On Monday Eric and I ventured back to the Book Cliffs in order to find the location from which the bones of a new duckbilled dinosaur were excavated about 20 years ago. We drove to Thompson Canyon, parked, then started our climb.
The site was supposed to be about 400 feet up the cliffs, only a quarter mile from the road. Piece of cake right?
The first 50 feet of the climb was easy, then the grade went to near vertical. It was an awesome climb as we passed through an ocean then beach and ended up in an estuary.
We never found the site, but got some good prospecting in, finding some bone scraps.
We did not want to go back down the way we came up so an adjacent canyon was the route. Easier it was, but easy it was not.
In addition to narrow slots we had to squeeze through, the wildlife decided to pay us a visit out of bush, only 6 inches from my boot. Luckily Eric and I descended unharmed and with hope that our next locality will be just as inspiring.
The field team reports that it has been wicked cold on the plateau in southern Utah for the first part of their trip. I thought they were just exaggerating until I received this photo yesterday.
I guess it really is 20 degrees Fahrenheit at night. Believe it or not, these guys have been sleeping outside in this, no tents. Now that’s dedication!
At least it hasn’t all been bad. Aside from the stunning views they have been afforded so far, Bucky and the team had a close encounter, with some elusive bighorn sheep. Bighorn sheep populations were once a mainstay for Utah natives, but populations declined dramatically mid-century, and by the 60’s it was though that the species was extinct in Utah. The culprit was thought to be diseases carried by domestic sheep. Later biologists located the sheep in some of the most “inaccessible, most hostile country in Utah” according to the Deseret News.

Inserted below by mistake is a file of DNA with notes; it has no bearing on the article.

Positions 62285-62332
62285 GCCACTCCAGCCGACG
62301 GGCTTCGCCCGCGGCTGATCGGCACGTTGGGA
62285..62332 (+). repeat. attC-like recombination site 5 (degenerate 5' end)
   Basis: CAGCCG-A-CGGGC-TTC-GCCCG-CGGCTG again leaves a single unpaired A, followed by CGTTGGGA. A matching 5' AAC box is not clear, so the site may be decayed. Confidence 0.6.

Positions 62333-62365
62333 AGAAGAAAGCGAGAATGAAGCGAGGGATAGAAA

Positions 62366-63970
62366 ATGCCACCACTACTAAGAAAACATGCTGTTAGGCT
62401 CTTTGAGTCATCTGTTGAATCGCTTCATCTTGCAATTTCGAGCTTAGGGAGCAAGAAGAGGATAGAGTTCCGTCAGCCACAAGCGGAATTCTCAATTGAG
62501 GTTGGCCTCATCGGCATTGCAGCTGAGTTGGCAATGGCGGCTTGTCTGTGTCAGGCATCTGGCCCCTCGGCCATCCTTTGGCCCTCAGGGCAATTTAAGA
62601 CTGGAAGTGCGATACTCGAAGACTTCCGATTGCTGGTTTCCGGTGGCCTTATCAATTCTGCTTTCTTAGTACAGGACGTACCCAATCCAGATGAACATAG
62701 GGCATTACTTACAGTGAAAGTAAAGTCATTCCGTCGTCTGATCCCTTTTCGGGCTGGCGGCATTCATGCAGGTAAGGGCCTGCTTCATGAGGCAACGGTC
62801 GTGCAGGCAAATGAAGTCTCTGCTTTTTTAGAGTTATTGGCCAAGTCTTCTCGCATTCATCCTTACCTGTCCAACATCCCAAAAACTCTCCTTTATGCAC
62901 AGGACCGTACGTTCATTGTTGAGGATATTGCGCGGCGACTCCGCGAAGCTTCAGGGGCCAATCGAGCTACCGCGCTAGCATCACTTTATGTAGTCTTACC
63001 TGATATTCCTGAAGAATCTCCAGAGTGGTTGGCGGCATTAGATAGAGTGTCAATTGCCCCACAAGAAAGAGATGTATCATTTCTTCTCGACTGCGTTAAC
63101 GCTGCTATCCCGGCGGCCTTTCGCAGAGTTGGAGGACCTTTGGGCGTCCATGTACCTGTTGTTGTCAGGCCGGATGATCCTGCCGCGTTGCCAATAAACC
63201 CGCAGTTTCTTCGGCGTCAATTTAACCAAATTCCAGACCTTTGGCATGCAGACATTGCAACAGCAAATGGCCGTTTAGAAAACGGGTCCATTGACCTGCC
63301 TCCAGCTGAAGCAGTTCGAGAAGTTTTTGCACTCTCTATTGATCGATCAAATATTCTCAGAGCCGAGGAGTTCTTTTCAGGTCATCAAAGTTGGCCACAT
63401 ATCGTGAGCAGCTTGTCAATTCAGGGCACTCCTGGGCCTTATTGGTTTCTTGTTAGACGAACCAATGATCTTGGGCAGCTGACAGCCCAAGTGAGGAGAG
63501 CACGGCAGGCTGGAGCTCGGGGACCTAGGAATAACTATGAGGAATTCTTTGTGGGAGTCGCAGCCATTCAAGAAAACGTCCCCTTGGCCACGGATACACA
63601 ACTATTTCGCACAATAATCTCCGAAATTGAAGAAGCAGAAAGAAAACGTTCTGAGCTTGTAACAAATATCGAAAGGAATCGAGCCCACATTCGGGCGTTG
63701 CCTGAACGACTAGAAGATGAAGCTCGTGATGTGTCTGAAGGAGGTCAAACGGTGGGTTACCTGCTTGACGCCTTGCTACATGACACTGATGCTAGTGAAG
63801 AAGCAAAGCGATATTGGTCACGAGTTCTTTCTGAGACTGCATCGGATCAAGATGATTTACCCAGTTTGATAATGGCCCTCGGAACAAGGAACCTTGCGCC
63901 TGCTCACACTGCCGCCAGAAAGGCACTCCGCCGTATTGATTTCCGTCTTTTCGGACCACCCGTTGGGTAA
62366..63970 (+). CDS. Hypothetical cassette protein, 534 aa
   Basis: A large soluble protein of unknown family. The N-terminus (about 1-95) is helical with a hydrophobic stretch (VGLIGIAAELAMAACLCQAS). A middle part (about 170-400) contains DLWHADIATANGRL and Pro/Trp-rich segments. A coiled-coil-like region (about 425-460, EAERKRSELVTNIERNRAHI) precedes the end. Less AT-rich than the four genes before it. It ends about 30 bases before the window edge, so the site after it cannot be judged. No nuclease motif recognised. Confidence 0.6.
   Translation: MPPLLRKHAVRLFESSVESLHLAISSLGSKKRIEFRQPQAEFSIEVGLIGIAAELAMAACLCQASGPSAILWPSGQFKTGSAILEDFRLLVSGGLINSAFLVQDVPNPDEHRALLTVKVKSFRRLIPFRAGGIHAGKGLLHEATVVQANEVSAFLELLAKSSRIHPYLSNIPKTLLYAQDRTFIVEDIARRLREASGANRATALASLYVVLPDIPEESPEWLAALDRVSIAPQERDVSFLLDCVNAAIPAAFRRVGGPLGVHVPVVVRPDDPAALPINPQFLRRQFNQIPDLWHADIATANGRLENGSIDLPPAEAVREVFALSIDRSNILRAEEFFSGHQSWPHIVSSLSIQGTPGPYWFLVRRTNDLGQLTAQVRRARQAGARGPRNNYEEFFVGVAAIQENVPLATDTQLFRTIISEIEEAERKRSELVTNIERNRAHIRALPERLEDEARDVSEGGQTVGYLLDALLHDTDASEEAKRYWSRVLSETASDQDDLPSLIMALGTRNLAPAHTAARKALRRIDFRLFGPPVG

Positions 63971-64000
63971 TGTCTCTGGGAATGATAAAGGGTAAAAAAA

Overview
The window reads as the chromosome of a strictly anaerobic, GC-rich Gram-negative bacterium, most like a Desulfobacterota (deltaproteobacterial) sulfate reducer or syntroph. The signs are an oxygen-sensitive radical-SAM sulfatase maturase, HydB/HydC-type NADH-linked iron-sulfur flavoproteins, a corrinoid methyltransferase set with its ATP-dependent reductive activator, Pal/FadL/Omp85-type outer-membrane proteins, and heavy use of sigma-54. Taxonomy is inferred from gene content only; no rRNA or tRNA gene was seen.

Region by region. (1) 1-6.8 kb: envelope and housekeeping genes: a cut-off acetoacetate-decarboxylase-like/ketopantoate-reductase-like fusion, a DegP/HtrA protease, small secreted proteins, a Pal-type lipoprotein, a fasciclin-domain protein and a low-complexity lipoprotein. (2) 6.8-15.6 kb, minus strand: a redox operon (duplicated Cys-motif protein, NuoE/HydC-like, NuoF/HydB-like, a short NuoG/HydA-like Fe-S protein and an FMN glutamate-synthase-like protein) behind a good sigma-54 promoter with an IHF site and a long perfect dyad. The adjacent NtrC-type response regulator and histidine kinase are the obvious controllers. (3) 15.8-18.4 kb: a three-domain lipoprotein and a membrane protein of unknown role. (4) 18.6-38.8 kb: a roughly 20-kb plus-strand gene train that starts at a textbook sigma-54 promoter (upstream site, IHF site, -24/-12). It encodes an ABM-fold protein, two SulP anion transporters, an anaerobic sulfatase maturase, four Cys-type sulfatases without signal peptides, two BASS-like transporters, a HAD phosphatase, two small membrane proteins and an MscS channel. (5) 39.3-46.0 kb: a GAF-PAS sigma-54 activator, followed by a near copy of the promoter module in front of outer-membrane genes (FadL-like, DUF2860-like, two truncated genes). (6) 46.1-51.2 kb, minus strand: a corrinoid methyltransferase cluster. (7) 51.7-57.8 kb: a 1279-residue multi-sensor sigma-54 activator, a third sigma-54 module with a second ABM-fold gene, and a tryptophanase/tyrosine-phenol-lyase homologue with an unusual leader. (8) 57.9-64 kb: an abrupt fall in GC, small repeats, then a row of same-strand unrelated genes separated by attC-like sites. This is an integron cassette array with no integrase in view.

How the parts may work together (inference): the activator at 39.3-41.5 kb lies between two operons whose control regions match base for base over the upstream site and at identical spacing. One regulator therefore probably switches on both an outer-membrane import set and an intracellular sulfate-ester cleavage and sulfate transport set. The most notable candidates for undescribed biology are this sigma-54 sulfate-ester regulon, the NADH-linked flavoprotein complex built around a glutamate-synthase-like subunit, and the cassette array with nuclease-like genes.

Bucky and the team are out looking for dinosaurs and other ancient animals as we speak. Cell phone reception is pretty spotty in the area they are currently prospecting. Footholds are pretty spotty too, it would seem.
Ask any paleontologist how many times they have gotten themselves stuck, clinging for their life on some rock or scraggy near vertical hillside covered in gravel and they will just laugh. Usually a day doesn’t go by when I gaze up to the top of a cliff, sigh, and say to myself… ugh, I have to go up there? It’s all part of the job!
There is a strange juxtaposition as one stares at the Book Cliffs. They look so small in the distance, five miles away. Yet at their feet you feel so small staring up the five hundred foot edifice.
The dinosaurs we are hunting lie at the top of the cliffs with a confusing labrynth of roads criss-crossing the valley and only one leading to the top.
After provisioning in Grand Junction, Colorado we headed out toward the Book Cliffs for the night. Tonight we are sitting by the camp fire between Green River and Grand Junction on our way to western utah near a lake narry looked at by paleontologists for dinosaurs.
Visit tomorrow for pictures of our next field site.
Finished the molding of the two claws with success. Was kind of a nail biter when the Vinac did not initially appear to be working as a separator between the two halves of the mold, but with a little bit of coaxing, the two halves opened up and the claws were perfectly in tact on the in inside. Casting went quickly with 7 casts of each claw finished in one day. See below for the final steps in this process and a little bit of art at the end.
Finally getting to the molding process of two of the Falcarius claws collected at the Crystal Geyser Quarry. Reconstructed the missing tip on one and added just a smidgeon at the end of the other to complete it. Looking good so far. We’ll see in 24 hours how the molding material set up and get to pouring the other side. Then on to the casting.